The dark prince of stealth returns
There aren’t many gamers that don’t know the name of Sam Fisher. As the more realistic alternative to Solid Snake, Sam Fisher has been the dark prince of stealth action games since his debut on Xbox many years ago. While the Splinter Cell games have always been great titles, one of the major complaints of the series has been a lack of a compelling storyline. The latest iteration of the Splinter Cell series, appropriately named Double Agent, finally addresses this issue and gives gamers what can easily be considered the best Splinter Cell adventure yet. Released on Xbox 360 last year, PlayStation 3 owners are finally getting their own version of Sam Fisher on Sony’s console.
Splinter Cell: Double Agent takes covert operative Sam Fisher on one of his most dangerous missions to date. Sam must gain and maintain the trust of John Brown’s army, a very dangerous terrorist organization. As he infiltrates their ranks, he must juggle completing objectives from both the NSA and JBA, and sometimes these orders conflict which is where a lot of the choice comes into play.
The game begins with a training mission wherein Sam loses his cocky and impulsive partner in training. Immediately following the completion of the mission, Sam learns that he has lost his daughter. This sets Fisher into a downward spiral which ends with him taking this dangerous assignment as a double agent within the JBA. While the story is fairly well done, the player doesn’t get to feel the emotional impact as much as expected, as the game begins in earnest with a jail break after Sam has already gained enough trust with a member of the JBA. We don’t get to spend much time in prison or with a depressed Fisher, as when the game starts he’s all business again, albeit a little darker than before.
One excellent addition to the gameplay is that the gamer actually gets to play out the infiltration method. This includes swimming under frozen lakes to reach goals and parachuting. This method really helps to bring the player into the game world, as you don’t feel that you’re just being dumped into mission after mission. Also, Ubisoft replaced the text menu of Sam’s actions with a visual cue, so that now when you want to open a door, you’ll see an icon of a door opening instead of the text box that let you choose how to open the door. There are also no onscreen indicators of Sam’s life a la Fight Night 3, so you must tell how close to death Sam is by a reddening field around the screen. Both of these elements also help make the experience more immersive.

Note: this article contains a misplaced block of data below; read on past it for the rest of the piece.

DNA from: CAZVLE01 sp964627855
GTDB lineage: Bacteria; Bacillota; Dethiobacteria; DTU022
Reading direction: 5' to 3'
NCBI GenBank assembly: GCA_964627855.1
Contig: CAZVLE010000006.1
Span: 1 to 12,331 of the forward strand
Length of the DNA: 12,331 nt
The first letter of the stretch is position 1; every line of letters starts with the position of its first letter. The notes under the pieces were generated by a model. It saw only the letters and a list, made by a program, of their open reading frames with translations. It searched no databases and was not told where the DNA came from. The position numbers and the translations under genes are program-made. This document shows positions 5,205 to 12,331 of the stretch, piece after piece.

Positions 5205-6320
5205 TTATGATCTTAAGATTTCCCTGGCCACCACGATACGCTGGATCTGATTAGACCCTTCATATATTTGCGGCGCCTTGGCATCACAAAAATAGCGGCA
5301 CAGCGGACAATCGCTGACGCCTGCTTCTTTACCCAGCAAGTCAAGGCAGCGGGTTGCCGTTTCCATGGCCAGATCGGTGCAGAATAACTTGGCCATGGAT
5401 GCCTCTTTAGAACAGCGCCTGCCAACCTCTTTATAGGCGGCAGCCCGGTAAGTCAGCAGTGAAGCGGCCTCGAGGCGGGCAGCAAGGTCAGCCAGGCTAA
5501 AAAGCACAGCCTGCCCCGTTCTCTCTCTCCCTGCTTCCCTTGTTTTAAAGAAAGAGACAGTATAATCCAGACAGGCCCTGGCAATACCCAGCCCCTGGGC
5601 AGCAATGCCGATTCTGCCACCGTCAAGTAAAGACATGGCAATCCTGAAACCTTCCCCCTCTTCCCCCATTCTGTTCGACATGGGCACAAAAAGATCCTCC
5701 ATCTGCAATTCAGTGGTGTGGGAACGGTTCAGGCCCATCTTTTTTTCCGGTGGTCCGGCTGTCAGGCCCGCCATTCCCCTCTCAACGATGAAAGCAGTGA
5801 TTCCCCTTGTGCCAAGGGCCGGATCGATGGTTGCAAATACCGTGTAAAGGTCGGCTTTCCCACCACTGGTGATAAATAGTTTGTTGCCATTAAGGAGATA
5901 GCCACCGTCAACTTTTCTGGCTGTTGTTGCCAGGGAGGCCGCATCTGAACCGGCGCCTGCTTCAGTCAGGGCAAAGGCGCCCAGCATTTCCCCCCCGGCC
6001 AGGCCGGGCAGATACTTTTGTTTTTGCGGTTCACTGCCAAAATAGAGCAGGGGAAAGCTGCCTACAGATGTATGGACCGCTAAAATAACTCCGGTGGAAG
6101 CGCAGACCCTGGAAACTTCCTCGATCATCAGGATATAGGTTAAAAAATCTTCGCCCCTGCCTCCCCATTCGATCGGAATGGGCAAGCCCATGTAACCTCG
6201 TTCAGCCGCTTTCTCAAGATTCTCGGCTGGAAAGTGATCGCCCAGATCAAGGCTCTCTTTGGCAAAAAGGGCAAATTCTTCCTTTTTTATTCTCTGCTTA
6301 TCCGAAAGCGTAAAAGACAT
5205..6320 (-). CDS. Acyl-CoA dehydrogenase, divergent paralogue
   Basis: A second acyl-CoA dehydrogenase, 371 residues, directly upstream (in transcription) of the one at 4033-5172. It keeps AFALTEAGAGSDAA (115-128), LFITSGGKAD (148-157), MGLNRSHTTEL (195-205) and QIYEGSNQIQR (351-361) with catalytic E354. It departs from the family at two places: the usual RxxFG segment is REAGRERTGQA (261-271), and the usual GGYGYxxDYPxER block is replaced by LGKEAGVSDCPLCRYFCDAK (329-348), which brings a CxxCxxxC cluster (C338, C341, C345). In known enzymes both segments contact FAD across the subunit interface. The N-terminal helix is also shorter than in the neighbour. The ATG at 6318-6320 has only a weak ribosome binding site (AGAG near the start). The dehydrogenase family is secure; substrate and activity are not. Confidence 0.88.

As usual with the Splinter Cell series, the graphics are very well done. Sam animates with lifelike precision. When the camera pulls in too close, however, his facial features are a bit lifeless, but that’s a minor complaint compared to the stunning environments and detailed character models. The camera also does a fairly good job except for a few instances where it comes in too close when Sam attempts certain actions. The PlayStation 3 version, however, does have a noticeable problem with the framerate that wasn’t nearly as pronounced on the Xbox 360, which is odd since the PlayStation 3 version had longer development time.
Splinter Cell also has the obligatory Sixaxis support for lockpicking. Instead of rotating the analog stick, you tilt the controller until you get an onscreen cue, in the form of moving tumblers, that you’re in the correct place. This addition feels tacked on (like most Sixaxis applications) and, fortunately, can be turned off, as it mainly serves as a reminder of what the Sixaxis is missing with no rumble features.
The use of the conflicting objectives adds a new element of choice to the gameplay. Both the NSA and the JBA have different levels of trust that are gained and lost through the completion of objectives. If you are able to complete JBA objectives, you gain trust with their organization. This works fairly well, especially in the missions at the JBA headquarters. During these missions, the NSA tasks Fisher with gaining info and the JBA wants Fisher to prove himself. There are restricted areas that Fisher will have to enter if he wishes to complete NSA objectives, but being caught in these zones by the JBA is a trust penalty. For a number of these, it is possible to please everyone, but sometimes the goals are mutually exclusive and Fisher must choose one or the other. Completing certain objectives gives Sam access to new weaponry and gadgets, while losing too much trust with the JBA gives Sam less access to the headquarters, which makes his NSA objectives more difficult.